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Freezing order over fears BMPL debts won't be paid

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Three companies involved in a dispute over shares in the Galway Clinic private hospital have secured a temporary High Court freezing order on the assets of a firm controlled by US-based doctor and businessman Joseph Sheehan Snr.

An injunction was secured by Marpole Ltd, BMD Investments Ltd and Parma Investments against Blackrock Medical Partners Ltd (BMPL), which allegedly owes the three firms over €800,000 in legal fees after it was unsuccessful in a High Court action against them. The freezing order was sought over the three companies' fears that funds BMPL recently received from the sale of shares may be dissipated.

The court heard that BMPL had up until recently been a shareholder in the Galway Clinic. It had sued Marpole, which is the holding company of the clinic, and BMD, which had until 2016 been a shareholder of the clinic.

It sued Parma too, which is also a shareholder in the clinic.

Last year, the High Court dismissed BMPL's action aimed at preventing BMD from transferring its shares in Marpole to Parma. The judge also awarded the three firms their legal costs of the action against BMPL.

Rossa Fanning SC for the three firms told the court yesterday that his clients fear BMPL, which recently came into funds of several million euro following a sale by a receiver of the shares it held in Marpole Ltd to Parma, may attempt to dissipate those funds beyond their reach.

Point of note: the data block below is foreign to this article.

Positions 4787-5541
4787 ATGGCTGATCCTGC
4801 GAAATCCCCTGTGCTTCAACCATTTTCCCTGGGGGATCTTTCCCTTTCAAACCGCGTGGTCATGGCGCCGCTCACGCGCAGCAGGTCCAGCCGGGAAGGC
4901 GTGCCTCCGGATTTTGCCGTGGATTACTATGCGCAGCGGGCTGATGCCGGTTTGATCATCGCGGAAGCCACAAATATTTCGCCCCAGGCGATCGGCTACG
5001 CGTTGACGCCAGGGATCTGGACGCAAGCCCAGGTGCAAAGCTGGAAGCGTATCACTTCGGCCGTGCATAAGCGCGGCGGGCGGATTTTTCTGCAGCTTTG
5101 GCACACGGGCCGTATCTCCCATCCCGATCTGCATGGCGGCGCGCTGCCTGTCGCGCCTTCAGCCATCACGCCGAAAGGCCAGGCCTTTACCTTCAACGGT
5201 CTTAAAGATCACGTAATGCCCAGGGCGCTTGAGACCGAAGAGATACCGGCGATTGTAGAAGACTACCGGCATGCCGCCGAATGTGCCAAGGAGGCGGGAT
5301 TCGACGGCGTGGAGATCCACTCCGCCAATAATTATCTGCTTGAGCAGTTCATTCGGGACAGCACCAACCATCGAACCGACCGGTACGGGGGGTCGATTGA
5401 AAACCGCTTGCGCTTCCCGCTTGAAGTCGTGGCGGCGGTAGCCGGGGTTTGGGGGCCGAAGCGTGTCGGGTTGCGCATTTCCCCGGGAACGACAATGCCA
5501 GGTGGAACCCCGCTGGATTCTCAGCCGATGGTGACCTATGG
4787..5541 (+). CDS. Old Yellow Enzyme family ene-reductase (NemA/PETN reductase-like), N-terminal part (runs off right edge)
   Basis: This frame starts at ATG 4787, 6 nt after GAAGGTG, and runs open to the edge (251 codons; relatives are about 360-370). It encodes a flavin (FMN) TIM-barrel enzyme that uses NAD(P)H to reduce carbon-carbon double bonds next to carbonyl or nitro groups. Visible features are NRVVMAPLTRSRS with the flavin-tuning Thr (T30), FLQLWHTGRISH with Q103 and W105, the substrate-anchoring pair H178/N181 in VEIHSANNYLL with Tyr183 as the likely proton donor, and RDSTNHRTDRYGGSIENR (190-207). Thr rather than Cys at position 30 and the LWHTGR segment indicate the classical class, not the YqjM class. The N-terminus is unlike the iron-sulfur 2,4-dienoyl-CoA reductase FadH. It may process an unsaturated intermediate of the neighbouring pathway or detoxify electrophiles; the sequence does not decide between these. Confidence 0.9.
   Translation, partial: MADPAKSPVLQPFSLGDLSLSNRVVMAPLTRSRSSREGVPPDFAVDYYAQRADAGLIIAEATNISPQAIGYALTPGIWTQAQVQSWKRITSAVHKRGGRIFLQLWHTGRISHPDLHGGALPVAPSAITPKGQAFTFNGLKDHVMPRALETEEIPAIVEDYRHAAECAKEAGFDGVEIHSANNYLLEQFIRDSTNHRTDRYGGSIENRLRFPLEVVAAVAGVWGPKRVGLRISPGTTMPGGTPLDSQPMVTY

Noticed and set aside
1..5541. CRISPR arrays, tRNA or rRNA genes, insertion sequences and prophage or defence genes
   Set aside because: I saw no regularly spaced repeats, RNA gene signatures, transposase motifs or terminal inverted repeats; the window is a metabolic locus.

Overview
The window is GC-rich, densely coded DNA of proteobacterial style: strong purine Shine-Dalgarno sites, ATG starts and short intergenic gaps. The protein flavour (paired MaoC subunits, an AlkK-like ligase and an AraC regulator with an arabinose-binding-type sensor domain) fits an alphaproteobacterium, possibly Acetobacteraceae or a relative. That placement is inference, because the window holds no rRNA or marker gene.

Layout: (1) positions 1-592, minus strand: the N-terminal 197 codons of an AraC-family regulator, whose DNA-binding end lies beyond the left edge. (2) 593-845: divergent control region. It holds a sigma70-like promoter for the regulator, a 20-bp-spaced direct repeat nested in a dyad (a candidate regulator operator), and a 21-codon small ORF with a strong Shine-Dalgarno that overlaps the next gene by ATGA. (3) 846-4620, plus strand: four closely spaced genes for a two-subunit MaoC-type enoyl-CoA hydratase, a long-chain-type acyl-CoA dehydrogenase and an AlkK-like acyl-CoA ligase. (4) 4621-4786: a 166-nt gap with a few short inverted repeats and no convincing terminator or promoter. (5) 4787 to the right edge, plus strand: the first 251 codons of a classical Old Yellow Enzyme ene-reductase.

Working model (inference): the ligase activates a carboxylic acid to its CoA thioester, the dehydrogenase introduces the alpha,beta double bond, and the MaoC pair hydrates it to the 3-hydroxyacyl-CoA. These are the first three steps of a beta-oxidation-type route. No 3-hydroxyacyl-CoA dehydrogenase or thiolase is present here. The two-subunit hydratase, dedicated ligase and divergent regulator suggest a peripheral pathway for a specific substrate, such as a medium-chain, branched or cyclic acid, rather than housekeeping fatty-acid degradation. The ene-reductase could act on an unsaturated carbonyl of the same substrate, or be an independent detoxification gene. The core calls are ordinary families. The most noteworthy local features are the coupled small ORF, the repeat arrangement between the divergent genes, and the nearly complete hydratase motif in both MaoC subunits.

Counsel said that the price paid to the receiver appointed to BMPL was confidential and commercially sensitive, but it considerably exceeded BMPL's estimated secured debts of over $21m (€19m).

Counsel said that it is his clients' case that the Irish-registered BMPL has a cash surplus following the sale of several million euro, and is in a position to discharge the legal costs due to the three other firms. Counsel said it was also the case BMPL and Mr Sheehan had defaulted on payment obligations to other parties.

Counsel said that undertakings not to move or transfer the funds were sought by his clients, but were not given.

The exact amount of costs incurred by his side in defending the action has yet to be quantified. However, they have been estimated at being approximately €800,000.

The temporary freezing order, which prevents BMPL from transferring, dissipating or moving its assets outside the jurisdiction, was granted on an ex-parte (one side only represented) basis. It prevents BMPL from reducing its assets, and in particular the proceeds of the sale of the Marpole shares, within the jurisdiction below €800,000.

The case continues.

Irish Independent